Archive for November, 2009

Python: slicing with zip


Wherein I feel compelled to write some more on Python code that I find more amusing than clear.

The more I use zip the more I love it. I’m thinking about writing a tutorial on how to (ab-) use zip, but for now just this recent discovery.

Say you have two iterators that each yield a stream of objects, iland and iocean (they could be gridded temperature values, say), and you want to get the first 100 values from each iterator to do some processing, whilst not consuming any more than 100 values. You can’t go list(iland)[:100] because that will consume the entire iland iterator and you’ll never be able to get those values past the 100th again.

You can use itertools (probably my second favourite Python module):

land100 = list(itertools.islice(iland, 100))
ocean100 = list(itertools.islice(iocean, 100))

It seems a shame to mention islice and 100 twice. One could use map with a quick pack and unpack, but this is not clear:

land100,ocean100 = map(lambda i: list(itertools.islice(i, 100)), (iland,iocean))

(a simple form of this, which I do sometimes use, is x,y = map(int, (x,y)))

What about giving some love to zip? It turns out that zip will stop consuming as soon as any argument is exhausted. So

zip(range(100), iland, iocean)

returns a list of 100 triples, each triple having an index (the integer from 0 to 99 from the range() list), a value from the iland iterator, and a value from the iocean iterator. And as soon as the list produced by range(100) is exhausted it stops consuming from iland and iocean, so their subsequent values can be consumed by other parts of the program.

And yes, this seems to work by relying on a rather implementation specific feature of zip that I’m not sure should be set in stone.

That zip form above is all very good if one wants to go for n,land,ocean in ..., but what if we want the 100 land values and 100 ocean values each in their own list (like the code at the beginning of the article)? We can use zip again!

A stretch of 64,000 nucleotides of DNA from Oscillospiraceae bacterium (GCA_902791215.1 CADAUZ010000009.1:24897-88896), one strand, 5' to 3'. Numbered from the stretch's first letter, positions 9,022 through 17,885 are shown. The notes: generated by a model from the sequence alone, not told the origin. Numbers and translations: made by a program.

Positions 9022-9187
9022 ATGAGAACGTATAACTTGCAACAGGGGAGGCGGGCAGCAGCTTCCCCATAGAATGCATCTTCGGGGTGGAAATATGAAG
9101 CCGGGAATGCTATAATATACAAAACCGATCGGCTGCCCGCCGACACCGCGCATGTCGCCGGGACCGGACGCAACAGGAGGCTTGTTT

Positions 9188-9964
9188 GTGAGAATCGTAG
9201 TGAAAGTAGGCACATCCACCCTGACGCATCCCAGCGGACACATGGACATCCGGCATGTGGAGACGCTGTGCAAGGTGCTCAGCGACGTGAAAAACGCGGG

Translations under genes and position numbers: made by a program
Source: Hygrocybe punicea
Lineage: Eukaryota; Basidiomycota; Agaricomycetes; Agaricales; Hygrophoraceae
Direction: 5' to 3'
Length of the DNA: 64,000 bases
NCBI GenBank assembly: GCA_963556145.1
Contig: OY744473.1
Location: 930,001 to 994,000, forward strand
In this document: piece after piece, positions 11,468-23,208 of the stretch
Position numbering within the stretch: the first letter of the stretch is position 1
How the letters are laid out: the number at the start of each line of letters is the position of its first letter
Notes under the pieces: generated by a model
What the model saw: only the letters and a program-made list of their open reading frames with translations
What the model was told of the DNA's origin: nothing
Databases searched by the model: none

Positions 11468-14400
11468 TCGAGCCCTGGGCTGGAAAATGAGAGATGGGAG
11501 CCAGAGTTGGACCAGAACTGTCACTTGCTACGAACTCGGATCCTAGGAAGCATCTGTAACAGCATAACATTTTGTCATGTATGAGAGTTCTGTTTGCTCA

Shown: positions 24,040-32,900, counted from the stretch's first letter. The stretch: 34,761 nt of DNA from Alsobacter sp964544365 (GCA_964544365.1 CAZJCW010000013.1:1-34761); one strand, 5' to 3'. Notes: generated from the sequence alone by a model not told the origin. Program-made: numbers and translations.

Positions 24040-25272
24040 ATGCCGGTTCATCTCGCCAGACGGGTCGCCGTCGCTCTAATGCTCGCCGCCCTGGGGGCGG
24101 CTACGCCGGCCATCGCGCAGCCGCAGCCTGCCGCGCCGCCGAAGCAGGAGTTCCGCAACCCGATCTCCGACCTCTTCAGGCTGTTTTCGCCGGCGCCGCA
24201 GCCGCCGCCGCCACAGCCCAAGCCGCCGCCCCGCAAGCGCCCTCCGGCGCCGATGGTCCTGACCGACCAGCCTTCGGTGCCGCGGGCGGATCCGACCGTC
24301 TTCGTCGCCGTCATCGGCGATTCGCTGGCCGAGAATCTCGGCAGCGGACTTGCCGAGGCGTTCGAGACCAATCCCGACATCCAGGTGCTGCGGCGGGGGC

_,land100,ocean100 = zip(*zip(range(100), iland, iocean))

zip(*thing) turns a list of triples into a triple of lists, which is then destructured into the 3 variables _ (a classic dummy), land100, and ocean100.

Don’t worry, the actual code use the islice form from the first box because I think it’s the clearest.

Carbon into Trees


The BBC report that the Forestry Commission want to afforest 4% of the UK. And thereby get us 10% of the way towards our 80% emissions reduction target. Their wording is slightly odd, but see paragraph 12:

It is hoped the latest plan would absorb 10% of the UK’s target of slashing its emissions of greenhouse gases by 80% by 2050.

Alarm bells ringing. 1 million hectares (4% of the UK land) can sequester 8% (10% of an 80% emissions reduction) of the UK’s current CO2 emissions? No. My earlier article on coppicing willow suggests that an optimistic estimate for sequestration is 18 tonnes CO2 per hectare. So with 4% of the UK land, we could sequester 18 million tonnes, or about 3% of our (600 million tonnes of) emissions. I think my 3% figure is a really top end estimate. It’s not like willow grows particularly well in this country (but it is one of the best crops for sequestration) and with 4% of the UK covered, we may have to afforest some sub-optimal sites; short rotation coppicing is also different from growing mature forest, but I have a hard time believing that growing mature forest pulls down more carbon (yeah yeah, soil, nitrogen).

So where do the Forestry Commission get 8% from? I have no idea. And as usual the clueless journalists at the BBC fail to use the power of hyperlinking (welcome to the 1990′s) and they don’t have a link to the Forestry Commission research. Or even their press release (I suppose that would let everyone know they copied their homework).

Oh wait, here’s the first paragraph of the Forestry Commision press release: (ewgh Lotus Notes)

If an extra four per cent of the United Kingdom’s land were planted with new woodland over the next 40 years, it could be locking up ten per cent of the nation’s predicted greenhouse gas emissions by the 2050s.

Oh. So they mean 10% of our 2050 emissions. Which, as you know, are going to be 80% less than our current emissions. So 10% of 20% of our current emissions. Or 2%. Yeah, I buy that (just about, but at least it’s biologically plausible).

So the BBC mangled the press release. Does the BBC version seem very unclear to anyone else?


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